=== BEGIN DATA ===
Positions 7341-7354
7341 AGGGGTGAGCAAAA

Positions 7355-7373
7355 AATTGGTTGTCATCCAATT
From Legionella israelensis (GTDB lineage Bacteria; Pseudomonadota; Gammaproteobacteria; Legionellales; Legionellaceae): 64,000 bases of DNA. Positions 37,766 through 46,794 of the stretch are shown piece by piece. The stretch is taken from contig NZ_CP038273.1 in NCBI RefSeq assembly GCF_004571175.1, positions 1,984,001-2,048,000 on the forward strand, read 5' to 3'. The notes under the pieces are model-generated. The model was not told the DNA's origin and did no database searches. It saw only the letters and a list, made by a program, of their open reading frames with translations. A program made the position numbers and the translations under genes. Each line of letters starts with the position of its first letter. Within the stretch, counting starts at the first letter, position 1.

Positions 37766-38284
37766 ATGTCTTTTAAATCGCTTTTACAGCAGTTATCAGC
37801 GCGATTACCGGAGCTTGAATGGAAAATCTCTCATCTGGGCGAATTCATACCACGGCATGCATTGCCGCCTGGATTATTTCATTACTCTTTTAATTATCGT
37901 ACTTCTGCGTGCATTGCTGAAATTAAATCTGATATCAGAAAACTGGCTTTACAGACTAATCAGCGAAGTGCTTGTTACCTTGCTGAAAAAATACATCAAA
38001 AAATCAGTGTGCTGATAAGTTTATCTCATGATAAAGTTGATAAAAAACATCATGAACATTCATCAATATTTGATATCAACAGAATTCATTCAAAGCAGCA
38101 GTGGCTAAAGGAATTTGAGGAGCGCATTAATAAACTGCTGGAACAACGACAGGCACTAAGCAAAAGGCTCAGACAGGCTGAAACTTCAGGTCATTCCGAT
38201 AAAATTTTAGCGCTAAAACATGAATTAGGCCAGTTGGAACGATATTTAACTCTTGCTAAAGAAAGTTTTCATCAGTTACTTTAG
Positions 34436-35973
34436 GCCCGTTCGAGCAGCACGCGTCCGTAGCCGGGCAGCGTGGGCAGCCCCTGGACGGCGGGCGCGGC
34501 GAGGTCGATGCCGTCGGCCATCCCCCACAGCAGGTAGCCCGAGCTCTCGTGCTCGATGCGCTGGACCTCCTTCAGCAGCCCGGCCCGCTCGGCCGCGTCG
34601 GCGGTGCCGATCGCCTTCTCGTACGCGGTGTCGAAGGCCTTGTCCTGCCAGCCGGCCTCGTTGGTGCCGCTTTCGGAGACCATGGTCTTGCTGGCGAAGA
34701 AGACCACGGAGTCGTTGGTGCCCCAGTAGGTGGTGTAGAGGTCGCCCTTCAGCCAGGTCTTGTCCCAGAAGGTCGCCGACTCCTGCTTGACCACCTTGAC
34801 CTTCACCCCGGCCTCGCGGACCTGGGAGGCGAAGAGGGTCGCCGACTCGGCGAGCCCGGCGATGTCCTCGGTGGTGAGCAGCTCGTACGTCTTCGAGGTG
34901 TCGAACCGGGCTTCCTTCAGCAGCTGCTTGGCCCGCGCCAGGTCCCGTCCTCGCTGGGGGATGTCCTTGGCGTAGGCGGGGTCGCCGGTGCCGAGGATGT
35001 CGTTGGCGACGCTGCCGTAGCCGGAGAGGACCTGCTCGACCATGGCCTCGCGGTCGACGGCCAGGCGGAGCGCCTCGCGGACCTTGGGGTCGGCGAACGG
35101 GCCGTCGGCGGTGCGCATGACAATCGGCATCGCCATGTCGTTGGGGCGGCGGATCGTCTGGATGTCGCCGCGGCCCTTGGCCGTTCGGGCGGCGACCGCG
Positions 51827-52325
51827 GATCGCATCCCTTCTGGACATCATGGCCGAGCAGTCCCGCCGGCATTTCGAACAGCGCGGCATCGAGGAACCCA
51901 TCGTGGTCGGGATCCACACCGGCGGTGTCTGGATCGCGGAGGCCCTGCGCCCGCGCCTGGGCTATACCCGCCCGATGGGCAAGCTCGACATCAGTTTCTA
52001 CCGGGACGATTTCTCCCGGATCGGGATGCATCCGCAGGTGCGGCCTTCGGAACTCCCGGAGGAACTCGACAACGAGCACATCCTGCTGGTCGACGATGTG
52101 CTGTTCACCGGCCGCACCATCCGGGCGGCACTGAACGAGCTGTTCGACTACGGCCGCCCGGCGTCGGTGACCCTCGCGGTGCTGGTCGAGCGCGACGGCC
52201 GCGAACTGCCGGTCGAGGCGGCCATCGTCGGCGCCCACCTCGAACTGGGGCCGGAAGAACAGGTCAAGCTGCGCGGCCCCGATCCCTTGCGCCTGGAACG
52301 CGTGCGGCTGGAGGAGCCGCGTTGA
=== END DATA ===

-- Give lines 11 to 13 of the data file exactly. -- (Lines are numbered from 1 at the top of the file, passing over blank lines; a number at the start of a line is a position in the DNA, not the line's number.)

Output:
38101 GTGGCTAAAGGAATTTGAGGAGCGCATTAATAAACTGCTGGAACAACGACAGGCACTAAGCAAAAGGCTCAGACAGGCTGAAACTTCAGGTCATTCCGAT
38201 AAAATTTTAGCGCTAAAACATGAATTAGGCCAGTTGGAACGATATTTAACTCTTGCTAAAGAAAGTTTTCATCAGTTACTTTAG
Positions 34436-35973